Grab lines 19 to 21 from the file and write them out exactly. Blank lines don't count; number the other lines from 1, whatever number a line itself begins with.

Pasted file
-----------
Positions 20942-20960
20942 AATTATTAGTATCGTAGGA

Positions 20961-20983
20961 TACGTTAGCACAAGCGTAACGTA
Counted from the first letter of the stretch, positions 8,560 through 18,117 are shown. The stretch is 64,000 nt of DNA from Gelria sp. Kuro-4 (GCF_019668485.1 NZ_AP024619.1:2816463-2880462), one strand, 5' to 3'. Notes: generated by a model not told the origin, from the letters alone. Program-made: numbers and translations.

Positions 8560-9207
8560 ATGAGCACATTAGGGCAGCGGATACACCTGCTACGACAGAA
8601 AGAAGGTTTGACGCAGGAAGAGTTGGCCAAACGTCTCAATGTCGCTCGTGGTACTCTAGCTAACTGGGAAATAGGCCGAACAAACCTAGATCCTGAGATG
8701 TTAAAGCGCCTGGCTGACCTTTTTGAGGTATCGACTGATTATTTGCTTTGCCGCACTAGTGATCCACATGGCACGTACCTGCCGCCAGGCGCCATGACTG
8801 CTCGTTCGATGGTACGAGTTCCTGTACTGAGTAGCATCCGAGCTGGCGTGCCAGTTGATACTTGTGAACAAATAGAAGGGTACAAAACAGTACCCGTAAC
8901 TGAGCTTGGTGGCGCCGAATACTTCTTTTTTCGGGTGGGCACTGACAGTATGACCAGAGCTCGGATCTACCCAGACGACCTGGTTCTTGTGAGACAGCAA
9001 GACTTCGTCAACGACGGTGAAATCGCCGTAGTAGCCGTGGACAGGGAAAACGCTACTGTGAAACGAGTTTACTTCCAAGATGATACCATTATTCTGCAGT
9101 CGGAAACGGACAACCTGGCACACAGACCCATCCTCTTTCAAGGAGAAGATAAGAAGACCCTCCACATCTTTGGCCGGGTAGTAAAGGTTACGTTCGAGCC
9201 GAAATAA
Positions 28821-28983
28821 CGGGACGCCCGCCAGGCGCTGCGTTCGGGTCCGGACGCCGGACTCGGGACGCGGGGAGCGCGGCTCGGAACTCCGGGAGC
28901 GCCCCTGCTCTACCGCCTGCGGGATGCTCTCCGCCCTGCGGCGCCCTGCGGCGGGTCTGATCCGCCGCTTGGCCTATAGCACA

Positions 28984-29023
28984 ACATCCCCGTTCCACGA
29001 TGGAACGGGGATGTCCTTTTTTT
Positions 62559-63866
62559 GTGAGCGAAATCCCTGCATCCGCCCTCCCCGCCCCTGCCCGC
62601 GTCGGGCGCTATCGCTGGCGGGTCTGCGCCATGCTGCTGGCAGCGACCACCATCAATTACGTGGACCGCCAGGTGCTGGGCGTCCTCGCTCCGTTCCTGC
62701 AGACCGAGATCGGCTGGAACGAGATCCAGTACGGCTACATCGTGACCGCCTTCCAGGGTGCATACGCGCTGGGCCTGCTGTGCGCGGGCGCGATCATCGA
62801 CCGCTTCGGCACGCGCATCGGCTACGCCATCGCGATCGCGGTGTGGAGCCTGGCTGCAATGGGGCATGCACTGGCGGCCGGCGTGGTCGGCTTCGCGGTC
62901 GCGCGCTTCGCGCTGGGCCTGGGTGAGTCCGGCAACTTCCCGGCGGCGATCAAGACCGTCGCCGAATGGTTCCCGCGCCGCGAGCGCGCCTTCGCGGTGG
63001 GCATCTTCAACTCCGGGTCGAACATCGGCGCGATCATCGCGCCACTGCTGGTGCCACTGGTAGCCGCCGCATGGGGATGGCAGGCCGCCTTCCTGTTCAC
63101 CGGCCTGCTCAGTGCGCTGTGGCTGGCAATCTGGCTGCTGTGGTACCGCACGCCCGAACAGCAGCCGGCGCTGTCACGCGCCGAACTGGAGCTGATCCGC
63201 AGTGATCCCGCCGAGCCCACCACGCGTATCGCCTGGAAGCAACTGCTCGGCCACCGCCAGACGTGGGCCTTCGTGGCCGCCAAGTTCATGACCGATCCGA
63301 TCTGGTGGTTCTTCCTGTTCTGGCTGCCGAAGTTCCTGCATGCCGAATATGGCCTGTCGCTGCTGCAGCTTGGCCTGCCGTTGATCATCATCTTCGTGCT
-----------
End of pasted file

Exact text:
28984 ACATCCCCGTTCCACGA
29001 TGGAACGGGGATGTCCTTTTTTT
Positions 62559-63866